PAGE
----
Navigating IPRs and other AIA Reviews as Power Shifts to the USPTO Director

Akerman LLP

Akerman LLP

America Invents Act Reviews, or "AIA Reviews" are administrative proceedings which can be used to seek the invalidity of a U.S. Patent. After their creation in 2011, AIA reviews have become an important component of patent litigation. With the Supreme Court's finding in Thryv that many decisions of the Patent Trial and Appeal Board ("PTAB") cannot be reviewed on appeal by the Federal Circuit Court of Appeals, and the Federal Circuit's finding in Arthrex that the Director (or the Secretary of Commerce) of the USPTO has broad power to remove the Administrative Patent Judges ("APJs"), the Director stands to shape patent policy significantly, as well as having tremendous discretion over individual reivews. Practitioners should be astutely aware of indicators of that policy, such as decisions of the USPTO's Precedential Opinion Panel.

First, in October 2019, the Federal Circuit found that APJs could be removed without cause from the Patent Trial and Appeal Board. In Arthrex, Inc. v. Smith & Nephew, Inc., 941 F.3d 1320, 1335 (Fed. Cir. 2019), the Federal Circuit held that the structure of the Patent Trial and Appeal Board violated the Appointments Clause of the U.S. Constitution. APJs are USPTO employees and constitute the Patent Trial and Appeal Board panels in America Invents Act ("AIA") reviews to invalidate issued patents like Inter Partes Reviews, Post Grant Reviews, and Covered Business Method Reviews ("IPRs," "PGRs," and "CBMs," respectively). APJs are not appointed by the President and confirmed by the Senate, but rather are appointed by the Secretary of Commerce "in consultation" with the Director. Yet the Federal Circuit, in Arthrex, found that the power afforded to APJs means that they act as "principal officers" who "exercise significant authority" and therefore should have been so appointed and confirmed. The panel deciding Arthrex determined the appropriate remedy to the unconstitutional structure of the PTAB was to remove the statutory impediment to the Director's ability to remove APJs. See 5 U.S.C. § 7513(a), permitting agency action against those officers and employees "only for such cause as will promote the efficiency of the service." Arthrex, Inc. at 1338. The panel reasoned that this new power of removal without cause would provide an increased ability "to guide the outcomes of [AIA]," which, "coupled with the power of removal without cause provides significant constraint on issued decisions."

More recently, in April 2020, the Supreme Court held that many PTAB decisions regarding institution of AIA reviews could not be reviewed by higher courts. Thryv, Inc v. Click-To-Call Techs., LP, No. 18-916, 2020 WL 1906544, at *2 (U.S. Apr. 20, 2020). Thryv held that decisions of the PTAB to institute IPRs cannot be reviewed on appeal to determine whether the PTAB properly applied the AIA's time bar provisions, which prohibit institution of an IPR on a petition filed more than one year after the defendant or one in privity with the defendant was served with a complaint asserting a claim of infringement. 35 U.S.C. §315(b). Thryv involved a patent which had been asserted in a lawsuit in 2001 and later dismissed without prejudice.[i] Both the plaintiff and the defendant to that case were predecessors in interest to Thryv, the defendant in case filed by the patent owner in 2012.[ii] In 2013, Thryv took advantage of the relatively new IPR procedures. The PTAB instituted review despite the 2001 assertion—reasoning that a complaint that is dismissed without prejudice is a nullity—and ultimately found the patent invalid.[iii]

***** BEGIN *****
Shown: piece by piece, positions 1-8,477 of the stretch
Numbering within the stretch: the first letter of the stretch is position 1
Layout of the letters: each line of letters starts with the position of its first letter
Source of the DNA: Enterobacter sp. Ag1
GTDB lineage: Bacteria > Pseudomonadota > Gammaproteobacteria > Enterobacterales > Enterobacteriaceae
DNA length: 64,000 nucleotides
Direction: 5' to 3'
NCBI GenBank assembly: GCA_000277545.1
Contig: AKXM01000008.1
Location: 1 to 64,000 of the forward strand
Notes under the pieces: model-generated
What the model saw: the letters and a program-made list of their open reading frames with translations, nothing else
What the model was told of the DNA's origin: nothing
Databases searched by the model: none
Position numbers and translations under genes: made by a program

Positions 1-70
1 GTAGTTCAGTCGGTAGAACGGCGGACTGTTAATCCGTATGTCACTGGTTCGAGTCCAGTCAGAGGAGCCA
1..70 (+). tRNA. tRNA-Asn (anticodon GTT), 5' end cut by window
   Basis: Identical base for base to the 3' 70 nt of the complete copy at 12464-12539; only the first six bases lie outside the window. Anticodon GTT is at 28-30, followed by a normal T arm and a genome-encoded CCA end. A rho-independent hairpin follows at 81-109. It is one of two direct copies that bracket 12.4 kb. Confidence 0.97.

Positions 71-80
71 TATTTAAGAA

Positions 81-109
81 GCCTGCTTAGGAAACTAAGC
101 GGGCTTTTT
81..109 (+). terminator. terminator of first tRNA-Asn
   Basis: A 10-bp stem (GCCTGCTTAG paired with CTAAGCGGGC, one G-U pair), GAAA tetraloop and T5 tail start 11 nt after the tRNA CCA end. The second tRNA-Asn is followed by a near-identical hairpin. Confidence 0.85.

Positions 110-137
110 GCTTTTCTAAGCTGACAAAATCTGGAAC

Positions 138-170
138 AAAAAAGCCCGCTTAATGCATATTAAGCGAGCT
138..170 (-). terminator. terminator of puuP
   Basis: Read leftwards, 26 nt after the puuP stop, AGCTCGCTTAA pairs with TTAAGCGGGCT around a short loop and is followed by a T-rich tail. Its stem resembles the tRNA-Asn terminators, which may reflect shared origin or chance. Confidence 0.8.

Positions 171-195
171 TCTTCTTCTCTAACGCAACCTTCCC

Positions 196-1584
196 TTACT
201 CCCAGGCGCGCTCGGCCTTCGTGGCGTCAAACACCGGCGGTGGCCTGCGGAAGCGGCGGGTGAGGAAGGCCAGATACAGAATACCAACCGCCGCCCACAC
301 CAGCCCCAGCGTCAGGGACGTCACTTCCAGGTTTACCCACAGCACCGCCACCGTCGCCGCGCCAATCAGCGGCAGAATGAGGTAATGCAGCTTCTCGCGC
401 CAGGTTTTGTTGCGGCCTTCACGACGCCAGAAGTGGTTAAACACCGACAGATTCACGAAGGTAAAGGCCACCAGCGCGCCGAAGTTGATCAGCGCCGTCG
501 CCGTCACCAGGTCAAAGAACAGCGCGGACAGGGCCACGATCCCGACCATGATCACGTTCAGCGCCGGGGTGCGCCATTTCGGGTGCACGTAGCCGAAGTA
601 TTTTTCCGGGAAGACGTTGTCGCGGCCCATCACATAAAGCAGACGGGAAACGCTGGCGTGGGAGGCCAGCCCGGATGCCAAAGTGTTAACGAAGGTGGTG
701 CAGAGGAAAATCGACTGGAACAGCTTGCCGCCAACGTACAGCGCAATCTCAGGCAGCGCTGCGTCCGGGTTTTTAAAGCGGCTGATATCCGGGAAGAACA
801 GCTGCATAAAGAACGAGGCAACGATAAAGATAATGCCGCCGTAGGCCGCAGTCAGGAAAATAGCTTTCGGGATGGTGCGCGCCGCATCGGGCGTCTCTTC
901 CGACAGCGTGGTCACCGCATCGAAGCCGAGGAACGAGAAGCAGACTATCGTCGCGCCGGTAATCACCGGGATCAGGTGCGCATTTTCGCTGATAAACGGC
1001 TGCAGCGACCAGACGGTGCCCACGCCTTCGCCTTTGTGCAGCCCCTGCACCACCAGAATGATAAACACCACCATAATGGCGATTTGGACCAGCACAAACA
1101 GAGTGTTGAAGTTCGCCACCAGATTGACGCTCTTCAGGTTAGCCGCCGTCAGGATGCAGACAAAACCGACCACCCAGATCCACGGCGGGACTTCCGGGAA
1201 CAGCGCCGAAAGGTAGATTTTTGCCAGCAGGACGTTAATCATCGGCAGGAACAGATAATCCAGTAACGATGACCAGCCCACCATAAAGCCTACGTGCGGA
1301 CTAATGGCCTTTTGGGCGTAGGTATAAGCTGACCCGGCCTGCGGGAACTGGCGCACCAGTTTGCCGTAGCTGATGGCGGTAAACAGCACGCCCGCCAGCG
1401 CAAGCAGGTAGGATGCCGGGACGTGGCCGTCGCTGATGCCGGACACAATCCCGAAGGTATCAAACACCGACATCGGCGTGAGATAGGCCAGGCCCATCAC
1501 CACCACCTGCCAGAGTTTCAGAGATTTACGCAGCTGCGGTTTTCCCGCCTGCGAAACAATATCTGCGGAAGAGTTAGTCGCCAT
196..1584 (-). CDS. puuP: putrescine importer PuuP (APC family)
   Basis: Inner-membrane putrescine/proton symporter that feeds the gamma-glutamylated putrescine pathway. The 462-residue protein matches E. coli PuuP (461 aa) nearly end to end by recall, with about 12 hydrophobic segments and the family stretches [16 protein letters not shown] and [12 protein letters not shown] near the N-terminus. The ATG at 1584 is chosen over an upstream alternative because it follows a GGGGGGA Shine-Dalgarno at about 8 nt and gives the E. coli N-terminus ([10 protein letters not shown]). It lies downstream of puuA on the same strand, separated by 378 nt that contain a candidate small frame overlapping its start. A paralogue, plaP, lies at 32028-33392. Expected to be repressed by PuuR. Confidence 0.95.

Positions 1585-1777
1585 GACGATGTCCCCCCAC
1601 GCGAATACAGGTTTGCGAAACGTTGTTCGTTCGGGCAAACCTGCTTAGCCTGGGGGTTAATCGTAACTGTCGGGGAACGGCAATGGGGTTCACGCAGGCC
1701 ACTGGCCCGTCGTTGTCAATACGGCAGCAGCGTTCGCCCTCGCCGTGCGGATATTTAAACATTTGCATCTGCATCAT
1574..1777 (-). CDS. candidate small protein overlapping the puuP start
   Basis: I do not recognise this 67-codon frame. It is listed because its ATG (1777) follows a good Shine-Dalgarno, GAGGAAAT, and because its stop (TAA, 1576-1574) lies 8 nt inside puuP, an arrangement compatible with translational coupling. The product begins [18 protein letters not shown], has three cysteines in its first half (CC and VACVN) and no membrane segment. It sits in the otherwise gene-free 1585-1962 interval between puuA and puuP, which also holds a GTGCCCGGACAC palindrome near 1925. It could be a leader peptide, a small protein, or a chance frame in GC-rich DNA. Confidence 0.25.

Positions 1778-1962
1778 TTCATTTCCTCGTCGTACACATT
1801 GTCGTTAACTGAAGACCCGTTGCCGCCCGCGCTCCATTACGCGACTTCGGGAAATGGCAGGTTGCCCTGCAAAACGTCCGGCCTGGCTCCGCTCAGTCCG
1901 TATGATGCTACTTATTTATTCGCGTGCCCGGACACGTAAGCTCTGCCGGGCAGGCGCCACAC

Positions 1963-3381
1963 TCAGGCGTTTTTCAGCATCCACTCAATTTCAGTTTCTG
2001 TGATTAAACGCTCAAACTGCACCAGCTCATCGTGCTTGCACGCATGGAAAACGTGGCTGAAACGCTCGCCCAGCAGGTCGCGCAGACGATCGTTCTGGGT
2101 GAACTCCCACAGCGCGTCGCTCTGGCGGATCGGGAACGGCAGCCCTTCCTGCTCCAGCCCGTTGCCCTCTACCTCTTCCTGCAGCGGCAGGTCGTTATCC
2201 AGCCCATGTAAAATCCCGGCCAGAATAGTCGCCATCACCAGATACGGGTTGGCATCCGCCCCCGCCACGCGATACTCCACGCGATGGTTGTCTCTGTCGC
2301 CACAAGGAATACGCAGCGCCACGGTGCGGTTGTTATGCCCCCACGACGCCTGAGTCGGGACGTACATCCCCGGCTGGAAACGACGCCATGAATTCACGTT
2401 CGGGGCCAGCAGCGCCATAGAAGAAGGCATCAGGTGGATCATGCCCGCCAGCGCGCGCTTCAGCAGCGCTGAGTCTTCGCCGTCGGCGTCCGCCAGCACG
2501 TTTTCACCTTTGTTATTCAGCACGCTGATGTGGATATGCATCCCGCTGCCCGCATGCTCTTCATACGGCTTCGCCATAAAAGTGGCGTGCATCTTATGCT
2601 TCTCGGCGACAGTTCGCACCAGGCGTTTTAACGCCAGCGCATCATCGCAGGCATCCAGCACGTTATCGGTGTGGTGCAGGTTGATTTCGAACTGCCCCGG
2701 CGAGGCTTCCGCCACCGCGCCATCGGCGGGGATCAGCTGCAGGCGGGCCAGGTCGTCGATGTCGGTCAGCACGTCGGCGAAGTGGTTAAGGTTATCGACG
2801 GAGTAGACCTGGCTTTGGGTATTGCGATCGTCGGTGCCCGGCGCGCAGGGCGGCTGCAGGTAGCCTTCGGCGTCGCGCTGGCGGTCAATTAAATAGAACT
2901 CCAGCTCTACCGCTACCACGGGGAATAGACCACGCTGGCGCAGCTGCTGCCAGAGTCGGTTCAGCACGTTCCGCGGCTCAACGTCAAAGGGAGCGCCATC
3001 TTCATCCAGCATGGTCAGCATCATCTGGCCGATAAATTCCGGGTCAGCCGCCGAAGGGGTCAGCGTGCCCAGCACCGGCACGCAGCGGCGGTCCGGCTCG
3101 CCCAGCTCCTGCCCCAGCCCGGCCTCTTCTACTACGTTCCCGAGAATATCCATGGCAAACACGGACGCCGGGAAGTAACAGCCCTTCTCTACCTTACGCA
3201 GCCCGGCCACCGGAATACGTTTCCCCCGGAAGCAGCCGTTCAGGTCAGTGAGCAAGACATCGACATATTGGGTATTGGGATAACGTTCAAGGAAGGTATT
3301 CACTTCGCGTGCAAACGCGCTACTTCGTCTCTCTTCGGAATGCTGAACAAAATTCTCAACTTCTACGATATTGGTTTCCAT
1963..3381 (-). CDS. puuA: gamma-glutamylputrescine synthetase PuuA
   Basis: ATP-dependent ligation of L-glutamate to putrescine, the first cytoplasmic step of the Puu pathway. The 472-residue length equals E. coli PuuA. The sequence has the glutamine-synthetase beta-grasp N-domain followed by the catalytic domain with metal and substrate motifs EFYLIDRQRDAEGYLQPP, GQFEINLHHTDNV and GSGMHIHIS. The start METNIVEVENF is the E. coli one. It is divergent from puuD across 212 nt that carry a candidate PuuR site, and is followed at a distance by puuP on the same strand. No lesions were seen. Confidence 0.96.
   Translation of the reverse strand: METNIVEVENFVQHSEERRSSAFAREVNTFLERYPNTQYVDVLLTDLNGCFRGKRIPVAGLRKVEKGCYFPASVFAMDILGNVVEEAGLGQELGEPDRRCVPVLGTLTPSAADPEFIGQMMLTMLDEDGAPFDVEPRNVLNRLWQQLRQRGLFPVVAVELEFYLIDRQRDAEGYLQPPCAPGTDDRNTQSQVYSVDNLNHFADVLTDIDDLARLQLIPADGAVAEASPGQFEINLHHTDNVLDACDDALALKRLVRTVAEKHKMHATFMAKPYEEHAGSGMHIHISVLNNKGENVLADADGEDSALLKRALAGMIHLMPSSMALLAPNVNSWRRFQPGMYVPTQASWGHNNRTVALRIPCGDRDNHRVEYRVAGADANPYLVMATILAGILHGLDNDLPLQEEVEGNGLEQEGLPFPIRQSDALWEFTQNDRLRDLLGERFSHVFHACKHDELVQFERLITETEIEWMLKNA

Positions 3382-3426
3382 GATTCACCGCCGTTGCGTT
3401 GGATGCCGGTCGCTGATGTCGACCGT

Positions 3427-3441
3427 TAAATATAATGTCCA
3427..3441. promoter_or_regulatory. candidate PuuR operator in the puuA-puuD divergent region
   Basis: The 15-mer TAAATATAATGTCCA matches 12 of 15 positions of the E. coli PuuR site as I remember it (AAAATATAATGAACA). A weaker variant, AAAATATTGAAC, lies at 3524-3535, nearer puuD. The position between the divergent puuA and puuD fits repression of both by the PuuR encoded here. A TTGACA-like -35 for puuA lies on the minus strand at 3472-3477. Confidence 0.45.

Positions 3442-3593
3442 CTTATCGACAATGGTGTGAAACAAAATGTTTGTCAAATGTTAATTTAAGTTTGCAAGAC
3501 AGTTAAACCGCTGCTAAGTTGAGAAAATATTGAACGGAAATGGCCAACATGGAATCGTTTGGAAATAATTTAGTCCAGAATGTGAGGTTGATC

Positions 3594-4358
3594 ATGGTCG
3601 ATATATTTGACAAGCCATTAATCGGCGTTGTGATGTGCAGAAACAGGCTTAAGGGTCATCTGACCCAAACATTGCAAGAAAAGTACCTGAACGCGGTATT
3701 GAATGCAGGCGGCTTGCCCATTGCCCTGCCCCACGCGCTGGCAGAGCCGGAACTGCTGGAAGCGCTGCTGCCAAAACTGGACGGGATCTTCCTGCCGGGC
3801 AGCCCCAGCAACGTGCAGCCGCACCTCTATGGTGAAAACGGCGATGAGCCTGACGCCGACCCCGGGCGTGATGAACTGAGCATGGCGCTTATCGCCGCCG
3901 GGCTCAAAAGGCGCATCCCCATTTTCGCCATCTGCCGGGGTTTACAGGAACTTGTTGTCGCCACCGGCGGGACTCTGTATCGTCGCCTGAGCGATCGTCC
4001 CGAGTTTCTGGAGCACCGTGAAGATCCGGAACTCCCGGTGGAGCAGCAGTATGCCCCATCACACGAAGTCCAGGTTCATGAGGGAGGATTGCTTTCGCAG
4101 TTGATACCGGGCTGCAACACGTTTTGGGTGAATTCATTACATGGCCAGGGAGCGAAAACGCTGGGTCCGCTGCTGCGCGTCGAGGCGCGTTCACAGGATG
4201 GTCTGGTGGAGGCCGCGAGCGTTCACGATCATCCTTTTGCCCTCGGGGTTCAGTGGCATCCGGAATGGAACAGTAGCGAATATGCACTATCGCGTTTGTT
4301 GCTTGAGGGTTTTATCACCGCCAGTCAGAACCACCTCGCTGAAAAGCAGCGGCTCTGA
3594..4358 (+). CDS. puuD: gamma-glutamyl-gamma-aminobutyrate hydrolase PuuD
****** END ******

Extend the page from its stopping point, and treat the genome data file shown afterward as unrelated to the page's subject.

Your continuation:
The patent owner in Thryv succeeded in convincing the Federal Circuit to overturn the PTAB and overturn the final determination of invalidity on the rationale that the IPR should never have been instituted, given the 2001 allegation of infringement.[iv] Thryv sought certiorari to the Supreme Court arguing that the time bar is indeed triggered by complaint (even if it is dismissed for any reason) and that the Federal Circuit had no authority to second-guess the USPTO's call.[v] The USPTO subsequently acknowledged that its original finding with respect to the time bar as applied to the patent in the Thryv case was wrongly decided and the IPR should never have been instituted. Still, the USPTO argued that its (admittedly wrong) decision nonetheless should not have been reviewed. This acknowledgement first came in the USPTO's opposition to the certiorari petition in Thryv in May, 2019,[vi] and has since been reiterated in the decision of the Precedential Opinion Panel.[vii]

The majority opinion in Thryv held that the Patent Office's institutions decisions are precluded from appellate review—as are any other "questions that are closely tied to the application and interpretation of statutes related to institution."[viii] The specific statutory provision in Thryv is language codified in section 315(b) of title 35, which states that "[a]n inter partes review may not be instituted if the petition requesting the proceeding is filed more than 1 year after the date on which the petitioner, real party in interest, or privy of the petitioner is served with a complaint alleging infringement of the patent." Section 314(d) states, "The determination by the Director whether to institute an inter partes review under this section shall be final and nonappealable." 

The question confronted by Thryv included whether "this section" in §314(d) includes the USPTO's interpretation of institution limitations found in other sections (e.g., section 315(b)'s time bar). With a great deal of statutory-parsing by both the majority and dissent, the Court ruled that "this section" includes the entirety of the USPTO's exercise in discretion to institute the review.   

The result of Thryv is that when the PTAB decides a patent to be invalid in an IPR the determination as to timeliness cannot be revisited by any court through the normal appeals process. This immunity extends even if the USPTO changes its mind from time to time as to the appropriate measure of timeliness. In fact, Thryv implicitly contemplates this outcome since the USPTO did so with respect to the time bar issue during the pendency of Thryv. The only immediate source consistency and precedent to the USPTO's determinations, then, comes from within the USPTO itself. It is also clear that the immunity from review afforded by Thryv extends well beyond the facts of that case—in a summary determination in Emerson Elec. Co. v. SIPCO, LLC, 19-966, 590 U.S. __ (June 15, 2020) the Supreme Court summarily overruled a Federal Circuit decision regarding whether a challenged patent was proper technological subject matter for a CBM. CBM subject matter, joinder, real party in interest, like time bar issues, are thus almost entirely left to the USPTO's discretion 

Internal USPTO Policies for Expanded Panels